1. So no one is responsible and the Captain can leave the ship first in the only lifeboat? How convenient, the PI has no supervisory responsibilities, other than garner as many papers as possible from their research team.

  2. Astonishing this is being played out in public – I can’t imagine this could happen in the UK or US where these matters are almost always hidden away behind closed doors, and frequently obvious fraud is downgraded to ‘sloppy work’ (countless RW articles).

    Reading a bit of background this sounds like a complex case involving another researcher (Penkowa). Is there an up-to-date account of what the fraud actually was?

    1. To summarise, Penkowa used research grant money to drive a fancy car, then invented data to support her conclusions. Perhaps the best known single case is her fictitious test of close to two thousand rats carried out at a non-existent facility in Spain. Such “data” buffed out her numbers, supporting the conclusions derived from significantly smaller populations of animals that she tested in Denmark. She also got around some problems by forging signatures from her students. It also seems she may have been aided by a personal connection to the Rector of the University of Copenhagen, and the then-minister of science. mentions a sum of 5.6 million DKK, the 1700 rats, and then-dean Ralf Hemmingsen, now Rector. reports that “irregularities” have been found. Quote: “The panel of international researchers is in no doubt that there is justified suspicion of deliberate scientific malpractice in 15 of Penkowa’s articles.” reports on Penkowa getting a suspended sentence for trying to set up her student assistant for embezzling. reports peripherally on a set of questions submitted by the then minister of science Helge Sander, questions which, perhaps ironically, implied that one of Penkowa’s competitors for a tenure could be benefitting nepotism. Sander has never confirmed that he got the list of questions from Penkowa, but has never named an alternate source.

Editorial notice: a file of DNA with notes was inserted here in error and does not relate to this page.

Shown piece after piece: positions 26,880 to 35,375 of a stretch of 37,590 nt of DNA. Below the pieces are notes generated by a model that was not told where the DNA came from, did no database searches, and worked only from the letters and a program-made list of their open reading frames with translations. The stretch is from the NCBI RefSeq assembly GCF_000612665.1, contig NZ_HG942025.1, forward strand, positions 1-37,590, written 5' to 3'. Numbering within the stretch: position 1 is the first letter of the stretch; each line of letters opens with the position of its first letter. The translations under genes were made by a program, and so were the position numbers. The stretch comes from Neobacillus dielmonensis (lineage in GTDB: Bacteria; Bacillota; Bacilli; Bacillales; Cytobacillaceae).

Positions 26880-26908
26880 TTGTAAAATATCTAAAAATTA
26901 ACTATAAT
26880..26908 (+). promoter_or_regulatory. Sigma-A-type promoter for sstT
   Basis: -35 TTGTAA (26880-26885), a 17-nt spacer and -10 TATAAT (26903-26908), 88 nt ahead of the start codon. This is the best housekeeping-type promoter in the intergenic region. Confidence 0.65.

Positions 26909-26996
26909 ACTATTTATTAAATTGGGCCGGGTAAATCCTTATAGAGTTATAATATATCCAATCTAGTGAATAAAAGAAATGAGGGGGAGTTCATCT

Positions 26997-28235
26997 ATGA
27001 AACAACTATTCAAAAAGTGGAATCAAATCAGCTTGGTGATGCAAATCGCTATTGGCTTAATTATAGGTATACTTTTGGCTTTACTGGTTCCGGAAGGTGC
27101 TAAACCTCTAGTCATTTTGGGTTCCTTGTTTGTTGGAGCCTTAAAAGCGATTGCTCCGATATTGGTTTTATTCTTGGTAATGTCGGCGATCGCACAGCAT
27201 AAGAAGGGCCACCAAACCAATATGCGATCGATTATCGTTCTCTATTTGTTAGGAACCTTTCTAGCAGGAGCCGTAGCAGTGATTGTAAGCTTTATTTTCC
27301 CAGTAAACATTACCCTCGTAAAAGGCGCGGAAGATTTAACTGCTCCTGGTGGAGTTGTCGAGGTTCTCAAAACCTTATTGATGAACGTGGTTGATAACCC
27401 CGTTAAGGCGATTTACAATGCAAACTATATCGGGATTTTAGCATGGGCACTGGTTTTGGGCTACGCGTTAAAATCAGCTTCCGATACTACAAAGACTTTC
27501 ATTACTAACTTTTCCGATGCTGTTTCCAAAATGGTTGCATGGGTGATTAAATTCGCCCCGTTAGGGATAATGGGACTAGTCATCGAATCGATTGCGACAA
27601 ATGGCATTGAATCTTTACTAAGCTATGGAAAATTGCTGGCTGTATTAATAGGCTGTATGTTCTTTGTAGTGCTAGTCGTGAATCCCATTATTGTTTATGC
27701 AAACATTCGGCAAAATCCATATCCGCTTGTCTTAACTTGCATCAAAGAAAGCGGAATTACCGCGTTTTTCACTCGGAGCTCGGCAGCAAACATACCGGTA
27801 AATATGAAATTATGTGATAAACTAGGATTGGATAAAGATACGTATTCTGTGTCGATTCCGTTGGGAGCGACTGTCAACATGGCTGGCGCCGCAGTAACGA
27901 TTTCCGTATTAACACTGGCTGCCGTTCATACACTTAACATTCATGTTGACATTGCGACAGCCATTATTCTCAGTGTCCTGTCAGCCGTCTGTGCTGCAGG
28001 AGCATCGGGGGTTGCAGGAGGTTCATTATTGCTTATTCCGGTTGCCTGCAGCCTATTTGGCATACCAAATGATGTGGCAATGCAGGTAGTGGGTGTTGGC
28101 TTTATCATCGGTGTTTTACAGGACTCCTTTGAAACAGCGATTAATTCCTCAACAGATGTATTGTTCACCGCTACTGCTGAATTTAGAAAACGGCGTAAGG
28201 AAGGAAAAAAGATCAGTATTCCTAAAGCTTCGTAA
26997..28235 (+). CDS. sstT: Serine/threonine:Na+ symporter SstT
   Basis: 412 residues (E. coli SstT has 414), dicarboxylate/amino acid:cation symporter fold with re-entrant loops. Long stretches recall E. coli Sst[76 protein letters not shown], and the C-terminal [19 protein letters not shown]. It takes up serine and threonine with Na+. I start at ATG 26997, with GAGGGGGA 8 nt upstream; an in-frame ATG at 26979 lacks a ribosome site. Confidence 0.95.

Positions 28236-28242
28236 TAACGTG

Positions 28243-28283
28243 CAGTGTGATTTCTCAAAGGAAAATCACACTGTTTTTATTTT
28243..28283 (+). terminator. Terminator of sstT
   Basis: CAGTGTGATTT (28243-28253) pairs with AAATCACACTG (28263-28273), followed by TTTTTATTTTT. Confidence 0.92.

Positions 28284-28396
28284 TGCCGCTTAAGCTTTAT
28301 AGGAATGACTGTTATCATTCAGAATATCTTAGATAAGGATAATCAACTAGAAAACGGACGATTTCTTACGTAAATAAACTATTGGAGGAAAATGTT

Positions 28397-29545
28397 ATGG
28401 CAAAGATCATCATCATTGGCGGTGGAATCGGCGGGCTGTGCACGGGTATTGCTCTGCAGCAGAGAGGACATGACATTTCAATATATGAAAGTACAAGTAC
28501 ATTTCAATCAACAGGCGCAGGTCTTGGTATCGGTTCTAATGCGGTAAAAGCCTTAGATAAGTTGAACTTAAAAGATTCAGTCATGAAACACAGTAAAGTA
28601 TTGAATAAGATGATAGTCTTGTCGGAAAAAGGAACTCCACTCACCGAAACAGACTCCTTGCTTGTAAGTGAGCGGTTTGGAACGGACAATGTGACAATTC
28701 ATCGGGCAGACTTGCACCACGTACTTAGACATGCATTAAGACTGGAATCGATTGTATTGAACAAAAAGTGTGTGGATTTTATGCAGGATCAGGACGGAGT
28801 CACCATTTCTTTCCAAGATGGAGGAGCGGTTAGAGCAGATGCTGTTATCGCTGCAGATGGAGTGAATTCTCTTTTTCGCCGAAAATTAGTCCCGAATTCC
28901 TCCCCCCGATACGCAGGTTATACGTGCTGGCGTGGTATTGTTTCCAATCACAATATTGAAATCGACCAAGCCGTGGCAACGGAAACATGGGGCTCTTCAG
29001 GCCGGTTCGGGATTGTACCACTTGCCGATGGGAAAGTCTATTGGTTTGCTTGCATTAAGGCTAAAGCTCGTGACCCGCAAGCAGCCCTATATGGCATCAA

The University Post is the internal newspaper at the University of Copenhagen, and as could be expected took quite an interest in the case. You’ll be able to find a couple dozen relevant articles on the case there.

  3. Nobody is going to bother to wade through 57 pages of pompous obfuscating drivel from Bente’s lawyers, so case closed 😉

    Like Kaspar says, the Penkowa case was not just about scientific fraud and embezzlement and Milena’s red sports car with its’ personal number plates (Google it for pictures…). At one stage, as the net was closing in, Milena blamed one of her students (sounds familiar?), which held things up for a year or two. Perhaps the most shocking aspect was the revealing of the nepotism and corruption in publically funded Danish science all the way up to the science minister. But take heart, Milena has recently confessed(?) her sins with the comment “nobody’s perfect, not even me.”

    It is a quote on her own website (in Danish), but translated here: